The Fresh Loaf

News & Information for Amateur Bakers and Artisan Bread Enthusiasts

The Right Flour for Baguettes: All Purpose Flour or Bread Flour

DonD's picture
DonD

The Right Flour for Baguettes: All Purpose Flour or Bread Flour

I have looked at a lot of recipes for Baguettes and there is no concensus as to whether All Purpose or Bread Flour is the most appropriate. The breakdown is as follows:

Jeffrey Hamelman: BF

Peter Reinhart (Crust & Crumb): AP

Peter Reinhart (BBA): 50% AP & 50 % BF and also either AP or BF

Daniel Leader: AP

Dan DiMuzio: BF

Michel Suas: BF

Joe Ortiz: AP

Richard Bertinet: BF

Personally, being a Libra, I compromise and mix 2 parts AP to 1 part BF and have had good results. I am curious to see how most people feel.

Don

dmsnyder's picture
dmsnyder

Hi, Don.

Let me start with my conclusion: I haven't reached one yet.

That said, the AP flours I tend to use have a higher than average gluten content, so are probably in between many AP flours and BF. So, I don't use BF for baguettes.

I have two thoughts that push me toward using AP flour: First, the French use T55 which, as I understand it, is most like our APF. Second, a lower gluten flour makes a crackly crust whereas a higher gluten flour tends to make a crunchy crust.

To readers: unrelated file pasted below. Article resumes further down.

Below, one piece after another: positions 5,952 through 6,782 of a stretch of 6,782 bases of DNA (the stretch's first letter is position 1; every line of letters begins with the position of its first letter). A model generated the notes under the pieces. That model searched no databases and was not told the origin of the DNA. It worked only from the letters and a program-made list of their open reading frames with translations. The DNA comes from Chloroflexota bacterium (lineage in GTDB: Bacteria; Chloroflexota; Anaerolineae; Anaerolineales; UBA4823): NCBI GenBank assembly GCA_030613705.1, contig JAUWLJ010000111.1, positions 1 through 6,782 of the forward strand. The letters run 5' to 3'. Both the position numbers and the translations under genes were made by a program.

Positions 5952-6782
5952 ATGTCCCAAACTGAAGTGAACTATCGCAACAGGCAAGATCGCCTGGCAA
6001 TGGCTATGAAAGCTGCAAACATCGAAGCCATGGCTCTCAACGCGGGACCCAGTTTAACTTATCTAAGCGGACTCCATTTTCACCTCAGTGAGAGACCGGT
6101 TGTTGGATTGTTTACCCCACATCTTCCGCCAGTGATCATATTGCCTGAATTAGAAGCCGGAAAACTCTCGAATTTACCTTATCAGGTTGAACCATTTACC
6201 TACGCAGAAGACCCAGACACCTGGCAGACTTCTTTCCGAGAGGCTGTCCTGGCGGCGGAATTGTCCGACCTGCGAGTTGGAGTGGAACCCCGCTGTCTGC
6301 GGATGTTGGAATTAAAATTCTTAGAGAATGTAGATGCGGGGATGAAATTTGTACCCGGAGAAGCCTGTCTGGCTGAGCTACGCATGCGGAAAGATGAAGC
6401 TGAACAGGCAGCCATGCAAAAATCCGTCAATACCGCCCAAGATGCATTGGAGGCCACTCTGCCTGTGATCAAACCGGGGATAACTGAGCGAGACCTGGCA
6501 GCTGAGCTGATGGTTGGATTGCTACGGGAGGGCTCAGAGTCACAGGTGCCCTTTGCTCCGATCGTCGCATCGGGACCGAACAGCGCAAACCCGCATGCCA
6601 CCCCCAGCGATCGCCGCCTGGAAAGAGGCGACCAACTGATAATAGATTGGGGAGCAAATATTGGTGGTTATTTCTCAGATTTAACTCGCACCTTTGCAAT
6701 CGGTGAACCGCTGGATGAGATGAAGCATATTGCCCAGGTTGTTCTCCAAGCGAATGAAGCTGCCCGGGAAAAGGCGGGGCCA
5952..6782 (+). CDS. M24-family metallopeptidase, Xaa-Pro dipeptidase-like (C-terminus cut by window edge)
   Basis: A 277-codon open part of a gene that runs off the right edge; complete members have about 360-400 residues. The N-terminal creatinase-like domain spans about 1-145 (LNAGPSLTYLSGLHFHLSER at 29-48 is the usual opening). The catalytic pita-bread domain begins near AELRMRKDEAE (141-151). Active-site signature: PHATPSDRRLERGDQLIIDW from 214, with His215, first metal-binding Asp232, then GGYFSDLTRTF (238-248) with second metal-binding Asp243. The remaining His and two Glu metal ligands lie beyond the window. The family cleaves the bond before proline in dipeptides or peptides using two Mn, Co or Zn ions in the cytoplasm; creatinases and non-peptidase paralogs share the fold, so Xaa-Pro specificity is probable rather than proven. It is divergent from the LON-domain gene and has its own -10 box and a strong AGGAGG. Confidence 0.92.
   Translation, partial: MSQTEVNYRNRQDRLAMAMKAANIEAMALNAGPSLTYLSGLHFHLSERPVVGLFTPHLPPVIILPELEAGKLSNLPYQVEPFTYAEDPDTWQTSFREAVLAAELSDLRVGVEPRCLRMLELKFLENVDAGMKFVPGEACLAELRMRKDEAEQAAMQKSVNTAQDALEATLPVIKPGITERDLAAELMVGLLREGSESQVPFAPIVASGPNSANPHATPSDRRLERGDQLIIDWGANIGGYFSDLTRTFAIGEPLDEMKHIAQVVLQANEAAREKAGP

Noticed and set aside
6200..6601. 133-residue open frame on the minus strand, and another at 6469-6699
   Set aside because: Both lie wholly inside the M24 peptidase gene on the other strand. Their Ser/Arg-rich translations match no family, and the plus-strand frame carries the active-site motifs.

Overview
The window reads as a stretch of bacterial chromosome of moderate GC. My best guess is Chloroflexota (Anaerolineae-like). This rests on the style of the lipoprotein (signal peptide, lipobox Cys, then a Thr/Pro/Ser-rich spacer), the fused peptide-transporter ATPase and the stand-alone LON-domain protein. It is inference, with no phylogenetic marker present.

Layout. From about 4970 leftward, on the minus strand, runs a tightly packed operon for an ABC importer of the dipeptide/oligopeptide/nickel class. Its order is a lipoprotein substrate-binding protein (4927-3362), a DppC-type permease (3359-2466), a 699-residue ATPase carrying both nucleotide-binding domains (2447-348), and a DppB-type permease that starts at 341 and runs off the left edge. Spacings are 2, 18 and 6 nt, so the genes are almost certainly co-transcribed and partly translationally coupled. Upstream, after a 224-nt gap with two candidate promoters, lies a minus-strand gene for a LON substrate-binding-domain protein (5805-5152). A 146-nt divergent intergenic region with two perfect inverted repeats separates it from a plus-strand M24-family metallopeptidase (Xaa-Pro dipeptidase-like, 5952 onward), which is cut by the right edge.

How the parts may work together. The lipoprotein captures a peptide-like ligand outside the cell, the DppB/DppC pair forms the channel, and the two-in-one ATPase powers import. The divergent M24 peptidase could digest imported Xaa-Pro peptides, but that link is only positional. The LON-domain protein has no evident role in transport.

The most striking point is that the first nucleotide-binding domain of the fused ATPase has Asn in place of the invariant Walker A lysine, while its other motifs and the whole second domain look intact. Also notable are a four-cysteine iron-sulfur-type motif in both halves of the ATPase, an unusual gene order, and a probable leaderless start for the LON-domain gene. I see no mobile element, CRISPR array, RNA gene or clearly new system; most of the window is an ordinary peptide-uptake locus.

I haven't made baguettes for a while. Maybe I need to make some this coming weekend.

David

 

DonD's picture
DonD

From what I have read, a lot of French bakers add gluten to their T55 flour so essentially they are baking with the equivalent of our Bread Flour.

Don

PaddyL's picture
PaddyL

...pastry flour along with AP flour as the closest you'll come to the flour used in France.

flournwater's picture
flournwater

I'm with you DonD.  Although I do sometimes make baguettes (and other breads) using only AP flour, I usually mix it 2:1 with bread flour.  I just like the results of that mix better than either flour used exclusively in bread making.

My starter (100% hydration) is 100% AP flour and that's factored in for the 2:1 mix.

SourFlour's picture
SourFlour

I am also curious as to the differences in the flours and what advantages each might offer.  I have been on Organic All Winter Bread Flour for my last 50lbs, and am just now switching over to Snowflake AP.  I'm not sure the gluten content in each, but will see if I notice any differences.

As I understand it, you don't want to much gluten for baguettes, as it makes it less extensible. On the other hand, more gluten would hold together better for a larger rise. My guess is depending on your shaping skills for baguettes, you would want different feels in the flour.

Interested to see what others say on the matter.

Danny - Sour Flour
http://www.sourflour.org

wally's picture
wally

Don,

A clarification may be in order.  What is called "bread flour" in Hamelman's book is actually AP flour.  My understanding from a series of emails I exchanged with James MacGuire (who reviewed Hamelman's book) is that this was an editorial error - the editors of "Bread" assumed that "bread flour" should be used to designate flour used in bread baking.